First popularized by newspaper coverage of the Underground Railroad in the 1840s, the underground serves as a metaphor for subversive activity that remains central to our political vocabulary. In Going Underground, Lara Langer Cohen excavates the long history of this now familiar idea while seeking out versions of the underground that were left behind along the way. Outlining how the underground’s figurative sense first took shape through the associations of literal subterranean spaces with racialized Blackness, she examines a vibrant world of nineteenth-century US subterranean literature that includes Black radical manifestos, anarchist periodicals, sensationalist exposés of the urban underworld, manuals for sex magic, and the initiation rites of secret societies. Cohen finds that the undergrounds in this literature offer sites of political possibility that exceed the familiar framework of resistance, suggesting that nineteenth-century undergrounds can inspire new modes of world-making and world-breaking for a time when this world feels increasingly untenable.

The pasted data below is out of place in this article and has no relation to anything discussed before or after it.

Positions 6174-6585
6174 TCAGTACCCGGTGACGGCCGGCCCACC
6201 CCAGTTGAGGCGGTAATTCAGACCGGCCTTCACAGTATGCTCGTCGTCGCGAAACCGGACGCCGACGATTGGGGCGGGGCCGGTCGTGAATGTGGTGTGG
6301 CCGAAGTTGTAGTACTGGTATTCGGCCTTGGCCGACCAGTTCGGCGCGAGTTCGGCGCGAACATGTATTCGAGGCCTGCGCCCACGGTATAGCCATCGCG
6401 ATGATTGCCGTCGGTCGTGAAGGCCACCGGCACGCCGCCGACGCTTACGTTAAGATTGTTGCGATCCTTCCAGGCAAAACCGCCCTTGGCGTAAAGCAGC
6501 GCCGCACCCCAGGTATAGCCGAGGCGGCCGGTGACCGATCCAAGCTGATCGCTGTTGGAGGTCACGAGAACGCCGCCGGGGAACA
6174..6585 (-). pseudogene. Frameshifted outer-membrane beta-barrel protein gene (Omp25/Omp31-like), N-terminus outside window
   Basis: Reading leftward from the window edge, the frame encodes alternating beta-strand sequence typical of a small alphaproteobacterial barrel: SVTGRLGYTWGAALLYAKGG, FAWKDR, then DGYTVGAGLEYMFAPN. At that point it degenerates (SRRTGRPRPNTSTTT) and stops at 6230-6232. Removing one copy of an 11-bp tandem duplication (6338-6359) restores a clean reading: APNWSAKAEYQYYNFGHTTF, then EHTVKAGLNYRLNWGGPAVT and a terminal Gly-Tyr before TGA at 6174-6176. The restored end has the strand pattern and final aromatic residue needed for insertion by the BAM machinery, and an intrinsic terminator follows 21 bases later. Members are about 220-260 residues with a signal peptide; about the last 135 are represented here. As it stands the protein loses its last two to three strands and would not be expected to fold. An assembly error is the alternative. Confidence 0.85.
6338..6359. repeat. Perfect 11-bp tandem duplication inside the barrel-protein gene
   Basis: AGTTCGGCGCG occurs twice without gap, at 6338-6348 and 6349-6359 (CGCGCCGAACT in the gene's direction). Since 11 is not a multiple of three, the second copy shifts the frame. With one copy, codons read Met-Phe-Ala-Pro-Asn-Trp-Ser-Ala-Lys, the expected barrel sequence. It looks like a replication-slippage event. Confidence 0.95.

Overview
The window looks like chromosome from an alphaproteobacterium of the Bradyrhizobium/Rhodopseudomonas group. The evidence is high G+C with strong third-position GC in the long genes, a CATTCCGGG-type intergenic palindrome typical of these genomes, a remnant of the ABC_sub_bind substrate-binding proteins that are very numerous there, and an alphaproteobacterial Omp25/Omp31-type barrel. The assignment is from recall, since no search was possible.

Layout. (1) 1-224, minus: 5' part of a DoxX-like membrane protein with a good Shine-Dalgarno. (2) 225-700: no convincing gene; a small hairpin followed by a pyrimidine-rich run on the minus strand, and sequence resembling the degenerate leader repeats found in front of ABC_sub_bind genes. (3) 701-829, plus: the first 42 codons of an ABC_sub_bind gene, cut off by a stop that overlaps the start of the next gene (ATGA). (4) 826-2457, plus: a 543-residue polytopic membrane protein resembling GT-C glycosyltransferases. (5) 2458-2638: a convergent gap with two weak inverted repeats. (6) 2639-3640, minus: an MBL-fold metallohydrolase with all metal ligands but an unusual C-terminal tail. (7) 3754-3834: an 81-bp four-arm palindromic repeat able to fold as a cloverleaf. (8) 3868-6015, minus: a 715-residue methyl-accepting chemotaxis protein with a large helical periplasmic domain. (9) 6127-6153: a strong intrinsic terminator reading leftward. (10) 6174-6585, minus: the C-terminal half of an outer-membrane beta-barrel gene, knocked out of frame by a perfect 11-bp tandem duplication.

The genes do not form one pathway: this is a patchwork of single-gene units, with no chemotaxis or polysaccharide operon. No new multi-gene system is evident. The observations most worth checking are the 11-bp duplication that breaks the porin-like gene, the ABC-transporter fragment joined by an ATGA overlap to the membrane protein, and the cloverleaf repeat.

- 287 pages
- Duke University Press Books (1/20/23)
- 6 x 0.5 x 9 inches